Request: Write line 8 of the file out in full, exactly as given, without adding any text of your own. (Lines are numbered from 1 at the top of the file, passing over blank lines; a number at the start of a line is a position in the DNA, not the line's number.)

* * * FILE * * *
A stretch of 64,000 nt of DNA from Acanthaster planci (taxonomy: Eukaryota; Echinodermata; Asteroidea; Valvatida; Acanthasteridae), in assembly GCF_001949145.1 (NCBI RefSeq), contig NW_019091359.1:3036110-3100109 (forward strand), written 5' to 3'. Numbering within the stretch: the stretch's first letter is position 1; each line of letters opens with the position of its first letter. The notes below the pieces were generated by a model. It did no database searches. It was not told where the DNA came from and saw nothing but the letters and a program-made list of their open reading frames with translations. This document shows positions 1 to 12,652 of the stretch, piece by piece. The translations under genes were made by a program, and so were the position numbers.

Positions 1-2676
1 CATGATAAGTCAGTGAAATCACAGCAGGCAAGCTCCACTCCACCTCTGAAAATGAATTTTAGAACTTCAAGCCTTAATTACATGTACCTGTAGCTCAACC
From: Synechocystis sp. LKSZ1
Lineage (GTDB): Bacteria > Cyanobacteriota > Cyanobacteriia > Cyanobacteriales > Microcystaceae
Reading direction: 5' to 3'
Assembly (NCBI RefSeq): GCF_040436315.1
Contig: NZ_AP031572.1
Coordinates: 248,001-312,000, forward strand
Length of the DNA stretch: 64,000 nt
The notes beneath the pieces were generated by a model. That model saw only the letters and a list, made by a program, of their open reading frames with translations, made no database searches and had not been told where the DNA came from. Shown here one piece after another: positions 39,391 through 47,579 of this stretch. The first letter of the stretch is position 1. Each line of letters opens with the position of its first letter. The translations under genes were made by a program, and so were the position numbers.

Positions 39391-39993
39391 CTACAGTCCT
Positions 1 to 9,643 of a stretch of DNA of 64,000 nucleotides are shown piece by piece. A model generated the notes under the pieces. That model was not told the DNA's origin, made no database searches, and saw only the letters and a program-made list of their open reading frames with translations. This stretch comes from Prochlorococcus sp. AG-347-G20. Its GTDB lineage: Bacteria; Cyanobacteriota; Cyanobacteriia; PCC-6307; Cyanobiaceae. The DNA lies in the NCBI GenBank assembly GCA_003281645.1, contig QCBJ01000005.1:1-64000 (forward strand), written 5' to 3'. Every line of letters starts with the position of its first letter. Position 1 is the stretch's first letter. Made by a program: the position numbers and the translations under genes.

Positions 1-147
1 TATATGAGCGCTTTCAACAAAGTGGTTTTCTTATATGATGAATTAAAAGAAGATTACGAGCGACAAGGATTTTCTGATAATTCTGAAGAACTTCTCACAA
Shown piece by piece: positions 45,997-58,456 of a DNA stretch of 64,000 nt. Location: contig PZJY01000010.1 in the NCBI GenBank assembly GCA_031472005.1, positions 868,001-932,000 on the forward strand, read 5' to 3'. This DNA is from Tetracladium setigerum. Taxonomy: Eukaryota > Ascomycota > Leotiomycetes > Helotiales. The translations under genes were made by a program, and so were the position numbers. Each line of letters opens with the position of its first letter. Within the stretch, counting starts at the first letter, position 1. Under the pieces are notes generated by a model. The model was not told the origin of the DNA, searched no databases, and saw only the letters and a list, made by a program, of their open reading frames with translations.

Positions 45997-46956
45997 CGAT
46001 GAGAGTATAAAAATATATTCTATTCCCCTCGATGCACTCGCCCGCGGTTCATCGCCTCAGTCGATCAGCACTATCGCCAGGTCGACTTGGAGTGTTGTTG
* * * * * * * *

Contig: NZ_AP031572.1